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Henri Barbusse: The world has come to the end of its strength: it is vanquished by wars

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Anti-war essays, poems, short stories and literary excerpts

Henri Barbusse: Selections on war

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Henri Barbusse
From Chains (1924)
Translated by Stephen Haden Guest

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There we found a pyramid built in tiers and in the earth long skulls engraved with polished stone instruments. There we encountered natives and narrow heads and we asked them: “What has there been here?” and they answered us: “War and blood. And over there, whence you come, what has there been there?” We answered: “War and blood.” In the other half of the world we found war as we found evening.

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They have stopped shouting, they are talking very low, like the pulse of my blood. What are they preparing? I know not. The words that gnaw me like graveyard worms have no contours: I cannot now reach up to the living source…

Yes, I can though: War.

Then I hear no more speech, only laughter. I pierced into the wheels of their laughter. In this hole where sumptuous mystery is distilled drop by drop I see them, for one moment, in their laughter, for sound and light are moulded into form – either their own laughter or the dragging bruit of weapons. The two enemies swear alliance above war itself. The laws and divisions of great forces are not what we suppose: they are greater.

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In this region where I had lived the depopulation had been so great that I could feel the vacant spaces.

The people renews itself constantly, and yet, at the end, it had been driven away, scattered to the winds by war upon war. From every side the empery of despair had closed down upon them.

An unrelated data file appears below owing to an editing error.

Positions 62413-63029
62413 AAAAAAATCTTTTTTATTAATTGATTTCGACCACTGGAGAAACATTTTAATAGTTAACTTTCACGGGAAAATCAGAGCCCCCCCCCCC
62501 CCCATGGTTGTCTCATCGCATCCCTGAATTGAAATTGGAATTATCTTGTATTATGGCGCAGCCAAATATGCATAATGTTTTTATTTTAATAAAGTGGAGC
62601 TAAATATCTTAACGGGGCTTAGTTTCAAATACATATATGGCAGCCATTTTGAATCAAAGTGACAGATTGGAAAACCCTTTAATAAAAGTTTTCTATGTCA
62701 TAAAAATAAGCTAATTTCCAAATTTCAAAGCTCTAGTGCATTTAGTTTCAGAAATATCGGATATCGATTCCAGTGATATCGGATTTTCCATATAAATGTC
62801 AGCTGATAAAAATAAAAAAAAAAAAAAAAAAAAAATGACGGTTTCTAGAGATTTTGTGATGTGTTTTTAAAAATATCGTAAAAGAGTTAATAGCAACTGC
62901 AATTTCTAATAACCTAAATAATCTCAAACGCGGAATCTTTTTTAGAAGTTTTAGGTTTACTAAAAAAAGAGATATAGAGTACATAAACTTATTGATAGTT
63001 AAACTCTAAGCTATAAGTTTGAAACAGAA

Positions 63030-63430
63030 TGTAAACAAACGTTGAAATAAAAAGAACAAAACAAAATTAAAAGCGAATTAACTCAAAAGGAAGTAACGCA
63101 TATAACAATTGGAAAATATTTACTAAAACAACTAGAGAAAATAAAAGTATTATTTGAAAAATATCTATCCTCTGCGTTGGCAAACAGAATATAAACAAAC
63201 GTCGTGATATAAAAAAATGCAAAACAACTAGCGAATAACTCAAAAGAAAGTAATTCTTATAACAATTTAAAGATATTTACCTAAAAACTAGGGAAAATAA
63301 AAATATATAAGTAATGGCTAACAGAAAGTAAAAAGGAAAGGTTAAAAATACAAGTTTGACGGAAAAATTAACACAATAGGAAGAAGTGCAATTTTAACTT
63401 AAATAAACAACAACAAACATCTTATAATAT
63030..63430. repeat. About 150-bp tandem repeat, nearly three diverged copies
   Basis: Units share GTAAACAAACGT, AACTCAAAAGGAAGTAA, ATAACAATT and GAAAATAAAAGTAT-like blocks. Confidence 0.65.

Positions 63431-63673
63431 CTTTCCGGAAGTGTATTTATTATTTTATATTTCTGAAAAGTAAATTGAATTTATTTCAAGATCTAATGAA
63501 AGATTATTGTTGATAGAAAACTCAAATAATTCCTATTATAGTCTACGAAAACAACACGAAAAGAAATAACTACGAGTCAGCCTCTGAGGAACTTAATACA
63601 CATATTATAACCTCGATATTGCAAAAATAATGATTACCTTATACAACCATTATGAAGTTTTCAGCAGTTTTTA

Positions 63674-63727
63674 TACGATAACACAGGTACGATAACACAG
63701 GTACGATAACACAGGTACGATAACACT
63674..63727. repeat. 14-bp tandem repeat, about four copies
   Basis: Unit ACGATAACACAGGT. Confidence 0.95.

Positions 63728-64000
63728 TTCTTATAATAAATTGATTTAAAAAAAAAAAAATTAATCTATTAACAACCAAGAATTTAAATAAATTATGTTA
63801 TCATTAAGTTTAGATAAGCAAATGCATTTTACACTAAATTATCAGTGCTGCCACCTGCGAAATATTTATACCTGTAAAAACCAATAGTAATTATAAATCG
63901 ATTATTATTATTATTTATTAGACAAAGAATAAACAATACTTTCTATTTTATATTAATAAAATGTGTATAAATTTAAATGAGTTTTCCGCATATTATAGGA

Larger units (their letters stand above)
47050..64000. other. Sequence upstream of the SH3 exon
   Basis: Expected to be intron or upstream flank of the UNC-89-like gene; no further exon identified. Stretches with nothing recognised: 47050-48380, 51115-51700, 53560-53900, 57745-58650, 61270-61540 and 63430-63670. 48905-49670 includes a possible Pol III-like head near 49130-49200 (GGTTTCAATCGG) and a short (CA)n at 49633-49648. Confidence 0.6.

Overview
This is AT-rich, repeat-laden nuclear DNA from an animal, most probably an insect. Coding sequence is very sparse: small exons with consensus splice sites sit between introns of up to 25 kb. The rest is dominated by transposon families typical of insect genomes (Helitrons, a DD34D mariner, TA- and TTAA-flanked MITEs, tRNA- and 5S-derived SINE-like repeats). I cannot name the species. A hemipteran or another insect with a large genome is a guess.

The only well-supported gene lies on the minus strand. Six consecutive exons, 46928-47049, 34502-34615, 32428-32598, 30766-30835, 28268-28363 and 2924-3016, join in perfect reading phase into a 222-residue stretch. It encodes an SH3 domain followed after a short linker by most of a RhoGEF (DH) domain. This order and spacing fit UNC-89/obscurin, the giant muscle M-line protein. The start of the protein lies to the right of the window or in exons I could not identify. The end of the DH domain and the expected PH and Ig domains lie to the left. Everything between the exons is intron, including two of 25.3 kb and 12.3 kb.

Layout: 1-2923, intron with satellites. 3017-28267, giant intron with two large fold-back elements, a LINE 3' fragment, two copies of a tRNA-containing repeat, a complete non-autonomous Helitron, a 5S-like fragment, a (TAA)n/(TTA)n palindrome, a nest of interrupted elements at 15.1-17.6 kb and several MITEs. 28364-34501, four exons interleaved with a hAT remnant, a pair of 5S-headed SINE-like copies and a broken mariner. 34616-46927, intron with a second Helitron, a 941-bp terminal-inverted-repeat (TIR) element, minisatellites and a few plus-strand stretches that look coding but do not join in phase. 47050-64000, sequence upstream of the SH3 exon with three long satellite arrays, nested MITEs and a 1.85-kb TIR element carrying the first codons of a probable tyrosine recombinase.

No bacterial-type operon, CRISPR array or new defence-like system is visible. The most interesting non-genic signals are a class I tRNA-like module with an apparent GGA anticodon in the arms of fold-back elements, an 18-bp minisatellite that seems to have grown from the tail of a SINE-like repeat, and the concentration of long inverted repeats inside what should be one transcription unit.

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“What has been happening in the world?”

“Wars…But now a new age has begun!”

“What wars? Who?”

“Everyone – battles everywhere. The world has come to the end of its strength: it is vanquished by wars. But we have come to the end of the Iron Age.”

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War is everywhere; kingdom against kingdom, and the towns of Italy against each other, – (Italy was once a single kingdom; now she is a world in herself) – and faction against faction in the bosom of each town. France against England or Navarre, Amagnac against Burgundian, York against Lancaster, Blois against Montfort, Beaumont against Gramont of Navarre.

There are not two districts, two families, or two people of importance who are not struggling one with the other to break free and climb higher, upon a heap of bodies. They and their hatreds are inseparable. They would attack their own shadows. All the hopes of this world are centred on the luck of war…Ah, the luck of war!

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“Behind the great war between France and England we must discern two men, among the ant-heaps of men, disputing as to whether the nephew or the grandson has the better title of inheritance. The two high and mighty lords thus pursuing their proprietorial business in human flesh and blood were sprung from the same stock, spoke the same tongue, were bound by the same code of morals, produced by the same laws. There were no strangers confronted with one another save the Princes and their subjects. This dispute as to golden titles and as to the ceremonies of suzerainty caused a war which none could stop; a winter of a century and a half fell upon nature, famine laid its fell grip upon the poor and in France and in England mothers ate their children; human flesh was sold in the market-place, and many men built hovels at the crossroads to murder wayfarers and steal their corpses. Corruption began to infest the very fields; beneath all this sway of death came plague, the black plague. And worse than plague, and deeper, was hate. Not hate made the war; the war made hate.”

“Today the old battle-field of the world is divided up like a map with circles and lines – roads and administrations – radiating out from the centre. the capital: a spider’s web fashioned by a man.

“And behold they no longer form their royal armies with soldiers; now they take citizens, an army of innocents. Poor wretches are forced to become executioners: the peasant to become the maker of deserts! They say: We; they become one body with the people, for they have devoured the people.”

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